New COVID-19 variant spreads; vaccine authorized for children; booster shots recommended for all adults

Katherine Kang, Staff Writer

A new COVID-19 variant named Omicron was reported in South Africa on Nov. 24. It has since been detected in multiple other countries including throughout the U.S.

Little research has been done about this new variant, but there are still ways to protect oneself from the original virus. The Pfizer-BioNTech, Moderna and Johnson & Johnson’s Janssen vaccines have been produced and administered to people around the U.S. to stop the spread of the disease, and recent studies have continued to bring new advancements.

For example, younger children can now receive the COVID-19 vaccine. On Oct. 29, the U.S. Food and Drug Administration (FDA) announced the authorization of the Pfizer vaccine under emergency use for children ages 5-11.

In addition, booster shots can be administered to people who have already been vaccinated. Updated Nov. 19, the Centers for Disease Control and Prevention (CDC) has approved boosters for everyone over the age of 18.

People who received the Pfizer or Moderna vaccine are eligible for a booster shot after at least six months following the completion of their primary vaccination series. Those who received the first J&J vaccine shot at least two months ago can also receive a booster.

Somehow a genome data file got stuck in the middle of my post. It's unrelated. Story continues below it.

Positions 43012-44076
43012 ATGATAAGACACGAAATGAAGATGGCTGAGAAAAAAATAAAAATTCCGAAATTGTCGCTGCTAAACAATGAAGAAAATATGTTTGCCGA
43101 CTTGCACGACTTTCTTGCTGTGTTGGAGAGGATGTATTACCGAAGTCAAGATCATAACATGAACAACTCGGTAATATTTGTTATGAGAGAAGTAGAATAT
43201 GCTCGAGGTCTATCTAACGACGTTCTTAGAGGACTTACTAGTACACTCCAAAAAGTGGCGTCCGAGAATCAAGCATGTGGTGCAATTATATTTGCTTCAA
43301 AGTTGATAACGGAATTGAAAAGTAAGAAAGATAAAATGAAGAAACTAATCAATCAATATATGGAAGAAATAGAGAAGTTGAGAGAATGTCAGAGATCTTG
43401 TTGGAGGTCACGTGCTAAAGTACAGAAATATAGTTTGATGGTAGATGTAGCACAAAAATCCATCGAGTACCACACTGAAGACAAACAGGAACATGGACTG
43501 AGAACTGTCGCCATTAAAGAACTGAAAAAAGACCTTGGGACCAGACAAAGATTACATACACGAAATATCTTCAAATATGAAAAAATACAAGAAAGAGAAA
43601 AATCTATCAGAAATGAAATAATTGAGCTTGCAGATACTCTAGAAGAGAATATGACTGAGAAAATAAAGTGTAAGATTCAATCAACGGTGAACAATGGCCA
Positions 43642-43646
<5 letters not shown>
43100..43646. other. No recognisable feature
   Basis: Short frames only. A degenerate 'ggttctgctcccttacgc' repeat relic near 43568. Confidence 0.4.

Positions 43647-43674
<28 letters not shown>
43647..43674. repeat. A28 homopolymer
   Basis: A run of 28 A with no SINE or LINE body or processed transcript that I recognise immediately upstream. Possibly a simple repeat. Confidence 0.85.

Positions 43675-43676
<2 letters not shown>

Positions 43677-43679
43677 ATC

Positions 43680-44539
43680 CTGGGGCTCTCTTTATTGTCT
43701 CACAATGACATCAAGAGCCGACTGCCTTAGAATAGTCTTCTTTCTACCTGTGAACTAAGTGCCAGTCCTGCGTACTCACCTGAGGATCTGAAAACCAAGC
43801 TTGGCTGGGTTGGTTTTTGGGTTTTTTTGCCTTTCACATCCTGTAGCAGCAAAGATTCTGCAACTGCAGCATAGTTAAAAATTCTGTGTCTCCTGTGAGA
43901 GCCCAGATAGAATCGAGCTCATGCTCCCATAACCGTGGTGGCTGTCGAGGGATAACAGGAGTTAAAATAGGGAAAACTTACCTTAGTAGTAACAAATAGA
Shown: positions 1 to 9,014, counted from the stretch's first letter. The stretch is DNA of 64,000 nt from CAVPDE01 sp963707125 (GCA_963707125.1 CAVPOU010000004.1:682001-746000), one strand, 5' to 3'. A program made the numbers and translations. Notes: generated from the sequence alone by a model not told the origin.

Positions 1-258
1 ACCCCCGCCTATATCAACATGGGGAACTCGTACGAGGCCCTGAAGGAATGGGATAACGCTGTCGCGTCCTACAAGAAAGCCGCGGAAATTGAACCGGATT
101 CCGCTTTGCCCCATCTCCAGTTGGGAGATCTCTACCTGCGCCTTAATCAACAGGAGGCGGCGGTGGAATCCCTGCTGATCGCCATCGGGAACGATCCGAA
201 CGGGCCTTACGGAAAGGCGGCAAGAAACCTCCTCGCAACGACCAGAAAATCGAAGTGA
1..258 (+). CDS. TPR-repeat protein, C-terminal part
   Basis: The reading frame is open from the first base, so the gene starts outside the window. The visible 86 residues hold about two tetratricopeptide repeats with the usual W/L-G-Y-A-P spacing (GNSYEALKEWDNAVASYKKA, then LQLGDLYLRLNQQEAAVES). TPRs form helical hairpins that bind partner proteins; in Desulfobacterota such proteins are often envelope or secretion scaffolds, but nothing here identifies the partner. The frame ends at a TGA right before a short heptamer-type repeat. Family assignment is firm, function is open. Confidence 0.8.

Furthermore, the CDC has allowed the use of mix-and-match dosing for booster shots. People may choose to receive a booster of the same vaccine type they originally received or they could pick another.

Ale Gutierrez De Nova, a senior at Tualatin High School, shared his views on the COVID-19 vaccines and booster shots. 

“As of right now, everybody should get them, not only for the protection of yourself, but for the protection of others as well,” he explained. “I think this individualistic idea that a lot of Americans have about the vaccine really hurts other people, and we should be thinking more collectively.”

Sophomore Sienna Smiley expressed a similar standpoint.

“It’s important for the community, especially if you have people directly in your life who are older people or people with underlying health conditions—it’s important to keep them protected and safe,” she said.

Smiley added that with the spread of the Omicron variant, fully vaccinated individuals still should take proper precautions, such as wearing masks and staying in small groups of people, in order to continue staying safe.

Students who would like to receive the COVID-19 vaccine can visit the NHC Tualatin High School Based Health Center. Their clinic offers vaccines for Tigard-Tualatin School District students ages 12 and up, and appointments can be scheduled with a call to 503-941-3180.